This talk is about the good Open-Source and bad Open-Source.
This talk is about how Marketeers and Advertisers are targeting us developers, disrupting our thoughts by sugar coating their products with things we love.
This talk has a lot of quotes from well known graffiti artist Banksy.
I want to show you how much the worries and thoughts of this artist can resemble our own.
If they don’t, I think they should.
There bad actors in our scene sell us silly ideas like "startup life", "web-scale", and normally use FUD as a main argument.
"ACID doesn’t scale!"
They own (or at least want to own) the communication channels we use everyday.
They are cashing in on us, they are selling our info, they are selling the ownership of our free thinking and passions.
For me this talk started some weeks, maybe months ago, when Jan shared this quote from Banksy's book on twitter.
It says that you have no choice whether or not your see an advertisement in a public space hence it belongs to you.
He concludes that asking for permission to change it is like asking to keep a rock someone just threw at your head.
What grabbed my attention though was something different. How much the marketers are flooding us daily with notions they want to sell as “truth”:
Glamorous Air Travel.
Heck, they even invented Santa Claus.
Today, more than ever, this applies to us developers. And the favorite word of these bad players is Open-Source.
If you think of Open-Source as being free beer, there’s this guy that brewed the perfect beer and he open sourced the formula so people could enjoy what he created. He’s sole purpose was to improve your experience when drinking a beer. And he gives you his formula in the hope that you will further improve it.
In the other kind of Open-Source they give you the free beer just cause they want to get you drunk. Then you wake up next day and you are missing a kidney.
It doesn’t take much to understand that for me, open-source is about the guy that is sharing his formula:
A project that is community lead,
where curiosity drives innovation
and serendipity is the natural instrument for learning and the growth of the community.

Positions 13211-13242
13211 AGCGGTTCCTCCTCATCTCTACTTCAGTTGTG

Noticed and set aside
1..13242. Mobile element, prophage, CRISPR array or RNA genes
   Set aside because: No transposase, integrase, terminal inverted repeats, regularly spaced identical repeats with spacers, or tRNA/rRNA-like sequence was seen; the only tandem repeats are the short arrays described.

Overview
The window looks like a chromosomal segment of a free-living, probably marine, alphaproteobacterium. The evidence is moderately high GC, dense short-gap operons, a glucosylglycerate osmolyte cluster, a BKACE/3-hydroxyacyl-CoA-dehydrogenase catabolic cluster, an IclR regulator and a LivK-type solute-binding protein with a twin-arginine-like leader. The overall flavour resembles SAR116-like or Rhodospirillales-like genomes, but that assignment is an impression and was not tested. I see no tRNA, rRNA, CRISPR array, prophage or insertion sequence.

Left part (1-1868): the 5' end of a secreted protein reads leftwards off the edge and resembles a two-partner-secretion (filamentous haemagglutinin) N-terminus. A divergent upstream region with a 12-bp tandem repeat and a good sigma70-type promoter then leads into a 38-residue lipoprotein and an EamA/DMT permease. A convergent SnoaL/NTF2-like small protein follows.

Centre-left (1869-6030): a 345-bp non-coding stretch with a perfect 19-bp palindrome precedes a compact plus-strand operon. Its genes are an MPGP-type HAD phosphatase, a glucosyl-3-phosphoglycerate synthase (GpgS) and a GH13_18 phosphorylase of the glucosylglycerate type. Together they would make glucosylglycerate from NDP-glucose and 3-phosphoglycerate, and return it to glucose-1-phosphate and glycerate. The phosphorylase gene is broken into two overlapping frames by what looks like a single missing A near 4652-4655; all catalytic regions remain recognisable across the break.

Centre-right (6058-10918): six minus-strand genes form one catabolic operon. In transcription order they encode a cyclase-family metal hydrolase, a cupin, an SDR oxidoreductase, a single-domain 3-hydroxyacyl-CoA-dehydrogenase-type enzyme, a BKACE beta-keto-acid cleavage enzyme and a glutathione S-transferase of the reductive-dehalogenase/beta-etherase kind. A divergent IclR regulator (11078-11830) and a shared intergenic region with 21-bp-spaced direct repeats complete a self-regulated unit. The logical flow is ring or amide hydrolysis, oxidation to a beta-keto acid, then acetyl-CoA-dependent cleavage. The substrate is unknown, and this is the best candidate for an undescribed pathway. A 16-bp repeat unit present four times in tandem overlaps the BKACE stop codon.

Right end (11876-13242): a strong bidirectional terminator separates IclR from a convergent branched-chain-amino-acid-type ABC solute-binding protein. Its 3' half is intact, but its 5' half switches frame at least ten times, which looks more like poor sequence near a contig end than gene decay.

A project that doesn’t take pull requests is not Open-Source. It’s a marketing vehicle to get you, the product.
Or like Banksy would put it.
the people who run our cities don’t understand graffiti because they think nothing has the right to exist unless it makes a profit...
Let me tell you a story. I was in working for a great closed source that does a document database that is like 10 years in the future. You can think of it as a database that shares the best traits of CouchDB and the best benefits on ElasticSearch.
I been wanting to share how it worked with the open-source community, mostly to incentivize innovation and see if we could get something like it as an open-source product.
When I was invited to give a talk about it at Berlin Buzzwords I was super happy to share the internals of the product with the community.
The talk was great and in the end I was hanging out with some pals from CouchDB, Dale and Volker. I love CouchDB, it’s a great Open-Source product and I use it everyday. Then a guy approaches us and introduces himself with a piece of paper with some hexadecimal stuff on it.
“It’s my public key” he says.
After talking a bit, this person starts giving me grief for working in a closed source solution. I asked him what database solution he used. He happened to use a GPL licensed Open-Source database on which the company that owns the trademark has all the commits. It’s that kind of read only Open-Source.
Not going into specifics, this shows the power of Marketing. That product is only Open-Source because this company wanted a lot of adoption. A product that doesn't take pull requests.
While I was there to try to share the advances produced in a lesser known, closed source database, I got grief from this kid that didn’t even knew what he was using.
We are to blame for this.
As developers we perpetuate the cruel joke that marketers pull on us.
We recommend Open-Source projects blindly based on authors, and we promote our own shit even when its broken or not the right tool for the job.
Yes, make people know what your Open-Source projects solve. But also explain what it is not designed to do.
Don’t be a bullshiter.
Stop idolizing and wanting to work in company X, Y, or Z. Focus on the stuff you are doing instead and in your community.
You don’t need an invitation to do open-source, you are already invited.
Brings me to story #2.
At Mikeal’s party a bunch of the greatest people I know where there. I remember I was hacking with Paolo and learning some serious node.js when Ryan, the guy that invented node, walks by on Skype with his friends.
He shows us to his friends, and one of his friends asks if we are “smart”.
His answer was amazing, he said
“It’s not like we work at Google or Facebook, we are just programmers”
I don’t think anyone in that would have a problem getting a job at a large tech company, but I was humbled by this answer. We are just programmers.
It taught me:
Stay humble, promote change not brands.
A bunch of us creates consulting companies, some run conferences, some build awesome Open-Source products, and so on...
These are the nice people.
And, most importantly, you are not the product.
Organize meetups, create alternative business with fair business models.
Buy their products, donate to their screencasts.
Stop expecting everything on the internet to be free.
But most of all, stop going to the bad players because of FUD or insurance.
Banksy said people don’t use initiative because no one told them to
So I came to JSConf 2012 to tell you to.
There’s no need for negativity, worse yet trolling. but carry a big can on paint
Exercise critical thinking, always.